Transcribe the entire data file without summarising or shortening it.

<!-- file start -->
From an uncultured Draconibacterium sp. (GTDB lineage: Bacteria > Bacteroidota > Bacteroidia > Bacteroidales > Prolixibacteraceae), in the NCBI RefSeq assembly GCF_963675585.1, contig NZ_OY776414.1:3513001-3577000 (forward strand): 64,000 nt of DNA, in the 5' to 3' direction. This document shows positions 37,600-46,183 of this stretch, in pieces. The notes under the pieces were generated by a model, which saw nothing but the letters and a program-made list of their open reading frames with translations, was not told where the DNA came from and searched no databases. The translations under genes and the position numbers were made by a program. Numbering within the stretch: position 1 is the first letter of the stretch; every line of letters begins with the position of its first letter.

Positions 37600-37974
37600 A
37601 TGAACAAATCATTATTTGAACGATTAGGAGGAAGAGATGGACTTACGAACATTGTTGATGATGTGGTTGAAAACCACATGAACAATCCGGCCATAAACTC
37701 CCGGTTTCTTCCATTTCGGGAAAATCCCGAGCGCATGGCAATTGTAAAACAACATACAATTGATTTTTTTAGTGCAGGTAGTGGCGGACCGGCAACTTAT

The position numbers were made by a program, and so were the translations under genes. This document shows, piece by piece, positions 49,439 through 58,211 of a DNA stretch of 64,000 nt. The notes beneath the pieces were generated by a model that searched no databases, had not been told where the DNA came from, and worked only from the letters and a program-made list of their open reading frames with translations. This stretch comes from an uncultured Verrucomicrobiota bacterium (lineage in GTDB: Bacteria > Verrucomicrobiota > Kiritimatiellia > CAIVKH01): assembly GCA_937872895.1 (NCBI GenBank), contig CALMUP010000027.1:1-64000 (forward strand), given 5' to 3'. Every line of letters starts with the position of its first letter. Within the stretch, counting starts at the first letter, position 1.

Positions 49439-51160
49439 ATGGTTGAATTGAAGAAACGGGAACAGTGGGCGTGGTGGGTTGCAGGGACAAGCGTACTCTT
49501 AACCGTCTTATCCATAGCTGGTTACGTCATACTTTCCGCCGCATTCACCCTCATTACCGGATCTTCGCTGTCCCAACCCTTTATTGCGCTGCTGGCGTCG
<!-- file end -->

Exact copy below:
From an uncultured Draconibacterium sp. (GTDB lineage: Bacteria > Bacteroidota > Bacteroidia > Bacteroidales > Prolixibacteraceae), in the NCBI RefSeq assembly GCF_963675585.1, contig NZ_OY776414.1:3513001-3577000 (forward strand): 64,000 nt of DNA, in the 5' to 3' direction. This document shows positions 37,600-46,183 of this stretch, in pieces. The notes under the pieces were generated by a model, which saw nothing but the letters and a program-made list of their open reading frames with translations, was not told where the DNA came from and searched no databases. The translations under genes and the position numbers were made by a program. Numbering within the stretch: position 1 is the first letter of the stretch; every line of letters begins with the position of its first letter.

Positions 37600-37974
37600 A
37601 TGAACAAATCATTATTTGAACGATTAGGAGGAAGAGATGGACTTACGAACATTGTTGATGATGTGGTTGAAAACCACATGAACAATCCGGCCATAAACTC
37701 CCGGTTTCTTCCATTTCGGGAAAATCCCGAGCGCATGGCAATTGTAAAACAACATACAATTGATTTTTTTAGTGCAGGTAGTGGCGGACCGGCAACTTAT

The position numbers were made by a program, and so were the translations under genes. This document shows, piece by piece, positions 49,439 through 58,211 of a DNA stretch of 64,000 nt. The notes beneath the pieces were generated by a model that searched no databases, had not been told where the DNA came from, and worked only from the letters and a program-made list of their open reading frames with translations. This stretch comes from an uncultured Verrucomicrobiota bacterium (lineage in GTDB: Bacteria > Verrucomicrobiota > Kiritimatiellia > CAIVKH01): assembly GCA_937872895.1 (NCBI GenBank), contig CALMUP010000027.1:1-64000 (forward strand), given 5' to 3'. Every line of letters starts with the position of its first letter. Within the stretch, counting starts at the first letter, position 1.

Positions 49439-51160
49439 ATGGTTGAATTGAAGAAACGGGAACAGTGGGCGTGGTGGGTTGCAGGGACAAGCGTACTCTT
49501 AACCGTCTTATCCATAGCTGGTTACGTCATACTTTCCGCCGCATTCACCCTCATTACCGGATCTTCGCTGTCCCAACCCTTTATTGCGCTGCTGGCGTCG